Table 2 has 32 rows of 123 elements each. The table is very simple to use. When a modified training sequence is to be transmitted with a cyclic shift of an integer value L, a row from the efficient storage table is selected, for example row 0, and the 73 element modified training sequence to be transmitted will start with the element with index L of the selected row and include the next 72 elements in order. Thus the modified training sequence will appear as [b _{L}, b_{L+1}, b_{L+2}, . . . , b_{L+72}] with length 73.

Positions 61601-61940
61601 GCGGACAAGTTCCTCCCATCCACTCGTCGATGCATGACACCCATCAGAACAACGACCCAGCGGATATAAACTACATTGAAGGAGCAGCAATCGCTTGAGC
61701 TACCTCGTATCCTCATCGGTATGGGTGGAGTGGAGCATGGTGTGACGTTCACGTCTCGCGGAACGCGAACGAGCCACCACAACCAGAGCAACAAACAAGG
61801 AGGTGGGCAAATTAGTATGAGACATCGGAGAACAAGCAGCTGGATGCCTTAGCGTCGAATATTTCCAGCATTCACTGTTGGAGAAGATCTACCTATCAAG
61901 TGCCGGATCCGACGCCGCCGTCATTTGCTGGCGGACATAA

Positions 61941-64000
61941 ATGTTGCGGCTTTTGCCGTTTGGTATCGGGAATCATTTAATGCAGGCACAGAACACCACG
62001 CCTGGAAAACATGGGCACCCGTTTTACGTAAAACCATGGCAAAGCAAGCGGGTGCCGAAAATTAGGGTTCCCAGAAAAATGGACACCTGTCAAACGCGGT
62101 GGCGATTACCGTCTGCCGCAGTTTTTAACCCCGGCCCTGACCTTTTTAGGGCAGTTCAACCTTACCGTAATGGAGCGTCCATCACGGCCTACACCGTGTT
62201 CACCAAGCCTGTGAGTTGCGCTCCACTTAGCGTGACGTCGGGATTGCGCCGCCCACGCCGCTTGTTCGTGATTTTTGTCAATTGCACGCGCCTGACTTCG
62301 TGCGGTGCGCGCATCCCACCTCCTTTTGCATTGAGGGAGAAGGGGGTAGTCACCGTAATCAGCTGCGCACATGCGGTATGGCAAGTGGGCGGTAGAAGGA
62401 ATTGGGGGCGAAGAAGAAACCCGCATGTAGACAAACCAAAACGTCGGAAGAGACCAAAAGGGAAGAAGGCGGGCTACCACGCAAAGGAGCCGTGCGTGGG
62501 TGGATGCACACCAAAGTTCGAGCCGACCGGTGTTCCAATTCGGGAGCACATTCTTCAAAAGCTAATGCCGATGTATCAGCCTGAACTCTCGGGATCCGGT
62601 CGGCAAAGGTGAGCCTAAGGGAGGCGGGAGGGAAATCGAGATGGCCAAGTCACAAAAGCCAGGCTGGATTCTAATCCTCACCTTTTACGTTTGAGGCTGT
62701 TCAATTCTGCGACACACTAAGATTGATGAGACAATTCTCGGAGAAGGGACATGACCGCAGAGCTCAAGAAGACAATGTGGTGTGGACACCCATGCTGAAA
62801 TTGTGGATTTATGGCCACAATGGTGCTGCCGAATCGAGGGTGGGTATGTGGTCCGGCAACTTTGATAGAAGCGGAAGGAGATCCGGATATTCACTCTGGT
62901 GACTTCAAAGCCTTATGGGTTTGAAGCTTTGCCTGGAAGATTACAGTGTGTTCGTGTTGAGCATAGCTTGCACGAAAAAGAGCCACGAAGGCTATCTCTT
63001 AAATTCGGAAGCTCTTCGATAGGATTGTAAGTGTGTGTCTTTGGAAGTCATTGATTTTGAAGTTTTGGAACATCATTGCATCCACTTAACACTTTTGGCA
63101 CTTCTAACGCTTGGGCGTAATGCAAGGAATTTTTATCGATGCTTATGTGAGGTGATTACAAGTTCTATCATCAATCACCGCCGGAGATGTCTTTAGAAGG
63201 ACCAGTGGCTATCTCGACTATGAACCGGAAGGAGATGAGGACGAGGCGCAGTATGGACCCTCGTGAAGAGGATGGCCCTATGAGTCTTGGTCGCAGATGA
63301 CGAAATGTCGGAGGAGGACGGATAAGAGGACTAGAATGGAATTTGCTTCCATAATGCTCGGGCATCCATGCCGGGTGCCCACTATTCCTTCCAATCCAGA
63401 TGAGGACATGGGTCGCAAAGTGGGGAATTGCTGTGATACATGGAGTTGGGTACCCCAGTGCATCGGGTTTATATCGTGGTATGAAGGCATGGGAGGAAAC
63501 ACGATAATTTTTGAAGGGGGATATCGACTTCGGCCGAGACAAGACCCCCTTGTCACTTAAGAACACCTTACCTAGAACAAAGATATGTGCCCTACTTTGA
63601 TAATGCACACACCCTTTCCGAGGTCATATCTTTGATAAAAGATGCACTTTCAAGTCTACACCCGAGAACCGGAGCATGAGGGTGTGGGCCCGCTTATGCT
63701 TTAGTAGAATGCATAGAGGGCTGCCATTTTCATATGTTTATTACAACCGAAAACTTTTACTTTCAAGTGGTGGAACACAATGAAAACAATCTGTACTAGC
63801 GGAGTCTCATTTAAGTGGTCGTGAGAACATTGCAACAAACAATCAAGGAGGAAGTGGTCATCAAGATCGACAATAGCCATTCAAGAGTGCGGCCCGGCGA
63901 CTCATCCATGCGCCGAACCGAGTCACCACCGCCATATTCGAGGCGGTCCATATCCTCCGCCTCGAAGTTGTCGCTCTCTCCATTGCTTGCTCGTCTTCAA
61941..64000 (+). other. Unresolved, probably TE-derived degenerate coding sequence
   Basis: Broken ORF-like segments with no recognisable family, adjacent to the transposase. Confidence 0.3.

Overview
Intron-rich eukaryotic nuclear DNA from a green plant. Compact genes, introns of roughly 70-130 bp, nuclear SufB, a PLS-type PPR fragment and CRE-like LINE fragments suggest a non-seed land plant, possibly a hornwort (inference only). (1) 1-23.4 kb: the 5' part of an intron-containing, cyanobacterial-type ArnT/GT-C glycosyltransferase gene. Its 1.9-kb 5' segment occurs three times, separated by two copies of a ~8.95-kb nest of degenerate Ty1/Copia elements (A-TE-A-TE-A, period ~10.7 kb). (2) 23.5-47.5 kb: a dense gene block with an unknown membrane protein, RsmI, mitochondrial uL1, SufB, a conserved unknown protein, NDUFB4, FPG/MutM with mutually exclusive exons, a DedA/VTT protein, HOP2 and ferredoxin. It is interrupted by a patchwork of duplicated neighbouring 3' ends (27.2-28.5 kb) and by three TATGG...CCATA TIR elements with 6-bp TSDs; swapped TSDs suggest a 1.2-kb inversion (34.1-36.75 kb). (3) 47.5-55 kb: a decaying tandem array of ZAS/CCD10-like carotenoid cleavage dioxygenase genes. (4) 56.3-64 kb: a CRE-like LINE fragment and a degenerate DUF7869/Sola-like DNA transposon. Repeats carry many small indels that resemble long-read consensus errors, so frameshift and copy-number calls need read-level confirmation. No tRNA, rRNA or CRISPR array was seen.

In one embodiment, L can be 50 or less, otherwise 123 elements will not be enough, since 73 (the length of the modified training sequence to be transmitted) plus 50 (the element we start reading the modified training sequence from) equals 123. Starting with an element greater than 50 will result in the data reader running out of data to read as it encounter the end of the selected row, row 0 in this example. It is this training sequence which is ultimately transmitted using a peak to average power constrained modulation format, e.g. a π/2-2PSK modulation format in this binary example. General Matters In the description above, for the purposes of explanation, numerous specific details are set forth in order to provide a thorough understanding of the present invention. It will be apparent, however, to one skilled in the art that the present invention may be practiced without some of these specific details. In other instances, well-known structures and devices are shown in block diagram form. The present invention includes various steps. The steps of the present invention may be performed by hardware components, such as those shown in The present invention may be provided as a computer program product which may include a machine-readable medium having stored thereon instructions which may be used to program a computer (or other electronic devices) to perform a process according to the present invention. The machine-readable medium may include, but is not limited to, floppy diskettes, optical disks, CD-ROMs, and magneto-optical disks, ROMs, RAMs, EPROMs, EEPROMs, magnet or optical cards, flash memory, or other type of media/machine-readable medium suitable for storing electronic instructions. Moreover, the present invention may also be downloaded as a computer program product, wherein the program may be transferred from a remote computer to a requesting computer by way of data signals embodied in a carrier wave or other propagation medium via a communication link (e.g., a modem or network connection). Importantly, while the present invention has been described in the context of a training sequence embedded in an uplink data burst in a wireless communication system, it can be applied to a wide variety of applications where synchronization, calibration, and other communications functions, e.g. beamforming, are accomplished by the use of training sequences. Training sequences are used in radio frequency communications in all directions and a variety of systems, thus the present invention applies to all such systems. Many of the methods are described in their most basic form, but steps can be added to or deleted from any of the methods and information can be added or subtracted from any of the described messages without departing from the basic scope of the present invention. It will be apparent to those skilled in the art that many further modifications and adaptations can be made. The particular embodiments are not provided to limit the invention but to illustrate it. The scope of the present invention is not to be determined by the specific examples provided above but only by the claims below. Patent Citations